90.9 WBUR - Boston's NPR news station
Top Stories:
PLEDGE NOW
The Supreme Court And Campaign Finance Limits, Again

The High Court and blowing the lid off campaign contributions.

Demonstrators gather outside the Supreme Court in Washington, Tuesday, Oct. 8, 2013, as the court heard arguments on campaign finance. The Supreme Court is tackling a challenge to limits on contributions by the biggest individual donors to political campaigns. (AP)

Demonstrators gather outside the Supreme Court in Washington, Tuesday, Oct. 8, 2013, as the court heard arguments on campaign finance. The Supreme Court is tackling a challenge to limits on contributions by the biggest individual donors to political campaigns. (AP)

In 2010, the Supreme Court’s historic ruling in the Citizens United case blew the lid off corporate and union spending on American politics.  That spending surged, and has changed our nation’s political life.  Tilted it further toward big money.  Yesterday, the high court was looking at big money and politics again.  This time, the court could blow a lid off individual political contributions.  Just 1200 wealthy Americans currently max out, hitting those limits.  The complaint is, that’s an offense to their free speech.  This Supreme Court may agree.  Up next On Point:  money politics and the high court, again.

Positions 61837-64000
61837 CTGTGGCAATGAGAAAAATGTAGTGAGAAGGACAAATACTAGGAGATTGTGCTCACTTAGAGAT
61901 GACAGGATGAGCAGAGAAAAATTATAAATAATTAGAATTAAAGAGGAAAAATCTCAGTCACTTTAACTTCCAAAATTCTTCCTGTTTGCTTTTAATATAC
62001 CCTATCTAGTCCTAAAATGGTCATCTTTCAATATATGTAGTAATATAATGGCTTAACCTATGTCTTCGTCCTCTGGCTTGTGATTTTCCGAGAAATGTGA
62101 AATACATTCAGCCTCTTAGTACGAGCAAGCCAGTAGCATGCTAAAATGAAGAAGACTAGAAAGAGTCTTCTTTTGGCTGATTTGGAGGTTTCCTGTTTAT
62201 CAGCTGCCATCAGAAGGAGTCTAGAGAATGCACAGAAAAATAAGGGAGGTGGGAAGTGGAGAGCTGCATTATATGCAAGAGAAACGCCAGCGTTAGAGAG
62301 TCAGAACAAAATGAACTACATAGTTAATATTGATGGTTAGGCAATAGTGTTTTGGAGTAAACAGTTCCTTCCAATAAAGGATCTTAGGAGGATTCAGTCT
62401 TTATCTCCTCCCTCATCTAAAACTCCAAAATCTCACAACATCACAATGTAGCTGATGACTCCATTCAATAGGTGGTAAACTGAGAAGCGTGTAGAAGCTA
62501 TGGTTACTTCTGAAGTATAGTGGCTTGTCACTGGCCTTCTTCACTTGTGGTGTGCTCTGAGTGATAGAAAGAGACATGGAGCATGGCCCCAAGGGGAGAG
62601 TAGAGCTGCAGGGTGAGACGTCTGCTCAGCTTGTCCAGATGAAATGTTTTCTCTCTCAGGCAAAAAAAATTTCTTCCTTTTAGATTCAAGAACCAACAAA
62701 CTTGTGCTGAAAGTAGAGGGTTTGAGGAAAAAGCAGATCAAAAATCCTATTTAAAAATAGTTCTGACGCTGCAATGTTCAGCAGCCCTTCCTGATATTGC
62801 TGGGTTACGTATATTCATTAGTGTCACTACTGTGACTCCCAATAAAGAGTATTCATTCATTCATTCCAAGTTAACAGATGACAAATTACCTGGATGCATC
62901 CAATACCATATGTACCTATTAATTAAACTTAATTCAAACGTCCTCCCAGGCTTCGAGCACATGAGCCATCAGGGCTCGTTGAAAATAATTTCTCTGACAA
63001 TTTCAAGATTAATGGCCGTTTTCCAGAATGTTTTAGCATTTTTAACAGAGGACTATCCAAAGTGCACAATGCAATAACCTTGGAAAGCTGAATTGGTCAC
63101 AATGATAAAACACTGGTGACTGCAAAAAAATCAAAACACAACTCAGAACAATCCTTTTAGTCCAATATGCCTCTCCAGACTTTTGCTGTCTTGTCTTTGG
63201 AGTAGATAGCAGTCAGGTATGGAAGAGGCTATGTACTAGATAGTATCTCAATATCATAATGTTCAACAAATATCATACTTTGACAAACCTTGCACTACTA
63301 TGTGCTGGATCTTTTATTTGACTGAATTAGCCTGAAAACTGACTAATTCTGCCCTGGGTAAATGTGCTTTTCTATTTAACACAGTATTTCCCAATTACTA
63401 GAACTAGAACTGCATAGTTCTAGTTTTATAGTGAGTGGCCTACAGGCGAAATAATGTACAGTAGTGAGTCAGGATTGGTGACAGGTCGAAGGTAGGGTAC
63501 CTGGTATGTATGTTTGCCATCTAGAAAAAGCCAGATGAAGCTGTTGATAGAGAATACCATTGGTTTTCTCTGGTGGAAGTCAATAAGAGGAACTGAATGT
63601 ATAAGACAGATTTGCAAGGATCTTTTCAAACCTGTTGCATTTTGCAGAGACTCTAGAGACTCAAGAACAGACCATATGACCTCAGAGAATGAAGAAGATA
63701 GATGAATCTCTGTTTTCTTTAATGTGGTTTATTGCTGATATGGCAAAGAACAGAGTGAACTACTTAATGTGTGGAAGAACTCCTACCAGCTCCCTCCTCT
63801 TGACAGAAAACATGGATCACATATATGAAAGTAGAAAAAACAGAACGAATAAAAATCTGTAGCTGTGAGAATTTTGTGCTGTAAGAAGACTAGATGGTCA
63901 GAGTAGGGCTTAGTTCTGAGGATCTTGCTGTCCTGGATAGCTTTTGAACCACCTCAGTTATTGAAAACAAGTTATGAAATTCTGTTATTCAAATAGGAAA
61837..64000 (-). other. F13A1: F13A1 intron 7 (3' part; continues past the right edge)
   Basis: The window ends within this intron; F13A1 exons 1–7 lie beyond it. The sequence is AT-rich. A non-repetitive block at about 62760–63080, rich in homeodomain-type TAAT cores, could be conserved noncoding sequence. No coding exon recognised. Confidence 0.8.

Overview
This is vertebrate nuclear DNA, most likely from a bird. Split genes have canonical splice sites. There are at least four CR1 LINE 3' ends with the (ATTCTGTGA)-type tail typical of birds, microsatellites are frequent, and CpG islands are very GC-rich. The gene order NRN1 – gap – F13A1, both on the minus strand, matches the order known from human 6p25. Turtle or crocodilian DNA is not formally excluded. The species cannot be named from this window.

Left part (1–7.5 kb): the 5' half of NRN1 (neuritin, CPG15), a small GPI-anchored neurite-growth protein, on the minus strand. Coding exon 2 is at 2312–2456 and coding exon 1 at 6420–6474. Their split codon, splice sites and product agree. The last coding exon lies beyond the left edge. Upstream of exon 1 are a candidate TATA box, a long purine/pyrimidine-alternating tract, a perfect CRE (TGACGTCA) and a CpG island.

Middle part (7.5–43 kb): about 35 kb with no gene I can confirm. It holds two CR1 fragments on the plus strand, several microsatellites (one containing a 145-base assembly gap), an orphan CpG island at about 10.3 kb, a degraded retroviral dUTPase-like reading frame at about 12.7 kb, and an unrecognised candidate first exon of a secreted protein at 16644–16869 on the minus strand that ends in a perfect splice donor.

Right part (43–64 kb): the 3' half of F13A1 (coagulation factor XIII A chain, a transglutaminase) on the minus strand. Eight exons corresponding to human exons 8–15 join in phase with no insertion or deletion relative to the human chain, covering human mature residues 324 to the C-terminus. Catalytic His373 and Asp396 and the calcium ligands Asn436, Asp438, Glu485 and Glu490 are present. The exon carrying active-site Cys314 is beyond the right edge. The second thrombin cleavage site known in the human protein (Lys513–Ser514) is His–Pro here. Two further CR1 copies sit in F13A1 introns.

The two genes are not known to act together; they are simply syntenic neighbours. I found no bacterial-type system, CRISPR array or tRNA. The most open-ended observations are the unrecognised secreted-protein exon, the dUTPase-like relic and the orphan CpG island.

– Tom Ashbrook

Guests

Robert Barnes, Supreme Court correspondent for The Washington Post. (@scotusreporter)

Richard Briffault, professor of constitutional law at Columbia University and expert on campaign finance law. (@ColumbiaLaw)

Fred Wertheimer, founder and president of Democracy 21, a non-profit that advocates for transparency in government and campaign finance reform. (@FredWertheimer)

Shaun McCutcheon, plaintiff in McCutcheon vs. Federal Election Commission, CEO of Coalmont Electrical Development Company in McCalla, AL.

From Tom’s Reading List

Washington Post: Supreme Court Skeptical of Limits on Federal Campaign Contributions — “The chief justice seemed to be looking for a way for the court to lift the aggregate ban on candidate contributions but keep a separate restriction on the amount given to political parties and committees.Solicitor General Donald B. Verrilli Jr. said that lifting the limits in the way proposed by Alabama businessman Shaun McCutcheon and the Republican National Committee would allow an individual to contribute more than $3.5 million, rather than the current limit of $123,000.”

NPR: Supreme Court Hears Another Challenge To Campaign Finance Law — “McCutcheon could spend any amount he wants to by giving to independent groups that have proliferated since Citizens United. These groups raise millions of dollars to spend on candidate elections, but they do so independently and are not supposed to coordinate with the candidate campaigns. McCutcheon, however, doesn’t want to give to independent groups; he wants to give directly to candidates and the Republican Party.”